It is very important that your doctor check your progress closely while you are receiving this medicine. Your doctor may want to have certain tests done to see if you are receiving the right amount of medicine or if certain side effects may be occurring without you knowing it. Also, the amount of medicine you are receiving may have to be changed often.
Using this medicine while you are pregnant can harm your unborn baby. Use an effective form of birth control to keep from getting pregnant. If you think you have become pregnant while using the medicine, tell your doctor right away.
Do not use carbamazepine together with a monoamine oxidase inhibitor (MAOI) or during the first 14 days after you stop taking a MAOI. MAOIs are used for depression and some examples are isocarboxazid (Marplan®), phenelzine (Nardil®), selegiline (Eldepryl®), or tranylcypromine (Parnate®). Do not use this medicine together with boceprevir (Victrelis®), delavirdine (Rescriptor®), and nefazodone (Serzone®).
Serious skin reactions can occur with this medicine. Check with your doctor right away if you have blistering, peeling, or loose skin, red skin lesions, severe acne or skin rash, sores or ulcers on the skin, a fever, or chills while you are using this medicine.
Check with your doctor right away if a fever, sore throat, rash, ulcers in the mouth, nosebleeds, bleeding gums, swollen glands, or small red or purple spots on the skin occur. These could be symptoms of a serious blood problem.
Carbamazepine may cause serious allergic reactions affecting multiple body organs (eg, liver or kidney). Check with your doctor right away if you have the following symptoms: a fever, dark urine, headache, rash, stomach pain, unusual tiredness, or yellow eyes or skin.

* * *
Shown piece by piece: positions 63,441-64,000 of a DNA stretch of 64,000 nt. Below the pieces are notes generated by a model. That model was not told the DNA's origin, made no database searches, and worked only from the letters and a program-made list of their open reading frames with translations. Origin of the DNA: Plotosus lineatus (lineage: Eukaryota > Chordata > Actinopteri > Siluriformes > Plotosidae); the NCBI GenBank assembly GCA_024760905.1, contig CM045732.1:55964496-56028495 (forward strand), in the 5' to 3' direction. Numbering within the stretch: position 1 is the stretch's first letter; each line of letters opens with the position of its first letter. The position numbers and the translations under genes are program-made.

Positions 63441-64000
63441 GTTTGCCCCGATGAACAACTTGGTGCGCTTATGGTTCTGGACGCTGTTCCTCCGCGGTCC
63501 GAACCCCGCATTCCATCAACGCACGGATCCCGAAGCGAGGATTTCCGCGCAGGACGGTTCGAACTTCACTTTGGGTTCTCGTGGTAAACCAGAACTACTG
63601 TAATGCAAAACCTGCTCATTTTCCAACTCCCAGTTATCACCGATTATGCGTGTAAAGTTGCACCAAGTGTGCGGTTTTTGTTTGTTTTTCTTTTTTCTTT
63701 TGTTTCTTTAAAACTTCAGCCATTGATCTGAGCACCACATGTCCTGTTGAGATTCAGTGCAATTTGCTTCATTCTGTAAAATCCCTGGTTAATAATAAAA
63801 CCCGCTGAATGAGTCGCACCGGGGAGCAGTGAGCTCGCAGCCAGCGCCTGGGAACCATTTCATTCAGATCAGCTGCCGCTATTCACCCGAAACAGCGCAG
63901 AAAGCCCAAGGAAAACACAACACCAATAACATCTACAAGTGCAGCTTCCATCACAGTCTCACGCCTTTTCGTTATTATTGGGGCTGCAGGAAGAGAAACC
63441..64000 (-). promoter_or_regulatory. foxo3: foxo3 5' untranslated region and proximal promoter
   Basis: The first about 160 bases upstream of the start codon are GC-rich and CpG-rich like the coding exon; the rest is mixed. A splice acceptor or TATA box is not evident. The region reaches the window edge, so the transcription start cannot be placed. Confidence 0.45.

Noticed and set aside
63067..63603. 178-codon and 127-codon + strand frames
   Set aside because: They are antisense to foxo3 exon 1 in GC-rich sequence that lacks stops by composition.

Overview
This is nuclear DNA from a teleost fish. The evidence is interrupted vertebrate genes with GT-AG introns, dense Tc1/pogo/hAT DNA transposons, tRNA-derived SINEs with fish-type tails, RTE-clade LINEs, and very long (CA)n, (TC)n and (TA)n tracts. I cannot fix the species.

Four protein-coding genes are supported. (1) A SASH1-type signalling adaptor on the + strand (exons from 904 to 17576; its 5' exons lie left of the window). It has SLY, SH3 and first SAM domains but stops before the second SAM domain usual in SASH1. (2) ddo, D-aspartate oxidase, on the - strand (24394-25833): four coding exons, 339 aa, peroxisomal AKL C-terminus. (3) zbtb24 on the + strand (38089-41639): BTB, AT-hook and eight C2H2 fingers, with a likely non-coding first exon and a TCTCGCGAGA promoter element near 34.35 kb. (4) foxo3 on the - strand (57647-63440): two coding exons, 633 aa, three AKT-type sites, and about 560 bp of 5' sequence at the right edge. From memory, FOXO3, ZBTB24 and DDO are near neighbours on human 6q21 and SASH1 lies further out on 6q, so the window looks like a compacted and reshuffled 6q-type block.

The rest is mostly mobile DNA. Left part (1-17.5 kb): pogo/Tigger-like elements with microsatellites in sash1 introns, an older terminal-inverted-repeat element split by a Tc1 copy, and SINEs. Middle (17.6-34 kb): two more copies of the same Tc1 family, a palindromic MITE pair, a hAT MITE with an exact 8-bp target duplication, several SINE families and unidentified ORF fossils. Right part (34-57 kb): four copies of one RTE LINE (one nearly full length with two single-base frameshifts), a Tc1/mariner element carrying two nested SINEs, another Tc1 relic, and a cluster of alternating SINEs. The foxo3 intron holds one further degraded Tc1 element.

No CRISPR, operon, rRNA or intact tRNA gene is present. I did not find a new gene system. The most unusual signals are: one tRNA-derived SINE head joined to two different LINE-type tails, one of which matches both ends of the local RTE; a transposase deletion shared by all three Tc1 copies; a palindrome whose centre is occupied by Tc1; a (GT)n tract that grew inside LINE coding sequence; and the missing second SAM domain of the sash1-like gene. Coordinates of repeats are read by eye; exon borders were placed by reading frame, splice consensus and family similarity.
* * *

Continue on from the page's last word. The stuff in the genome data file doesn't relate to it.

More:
Carbamazepine may cause some people to be agitated, irritable, or display other abnormal behaviors. It may also cause some people to have suicidal thoughts and tendencies or to become more depressed. If you or your caregiver notice any of these unwanted effects, tell your doctor right away.
This medicine will add to the effects of alcohol and other CNS depressants (medicines that cause drowsiness). Some examples of CNS depressants are antihistamines or medicine for hay fever, other allergies, or colds, sedatives, tranquilizers, or sleeping medicine, prescription pain medicine or narcotics, medicine for seizures (eg, barbiturates), muscle relaxants, or anesthetics, including some dental anesthetics. Check with your doctor before taking any of the above while you are using this medicine.
This medicine may cause some people to become drowsy, dizzy, lightheaded, or less alert than they are normally, especially when they are starting treatment or increasing the dose. It may also cause blurred or double vision, weakness, or loss of muscle control in some people. Make sure you know how you react to this medicine before you drive, use machines, or do anything else that could be dangerous if you are not alert and well-coordinated or able to see well.
Check with your doctor immediately if blurred vision, difficulty in reading, or any other change in vision occurs during or after treatment. Your doctor may want you to have your eyes checked by an ophthalmologist (eye doctor).
Do not stop using this medicine without first checking with your doctor. Your doctor may want you to gradually reduce the amount you are using before stopping it completely. This may help prevent worsening of seizures and reduce the possibility of withdrawal symptoms.
Birth control pills containing estrogen may not work properly if you take them while you are using carbamazepine. Unplanned pregnancies may occur. Use a different or additional means of birth control while you are taking carbamazepine. If you have any questions about this, check with your doctor.
Grapefruit and grapefruit juice may increase the effects of this medicine by increasing the amount in the body. You should not eat grapefruit or drink grapefruit juice while you are receiving this medicine.
Do not take other medicines unless they have been discussed with your doctor. This includes prescription or nonprescription (over-the-counter [OTC]) medicines and herbal or vitamin supplements.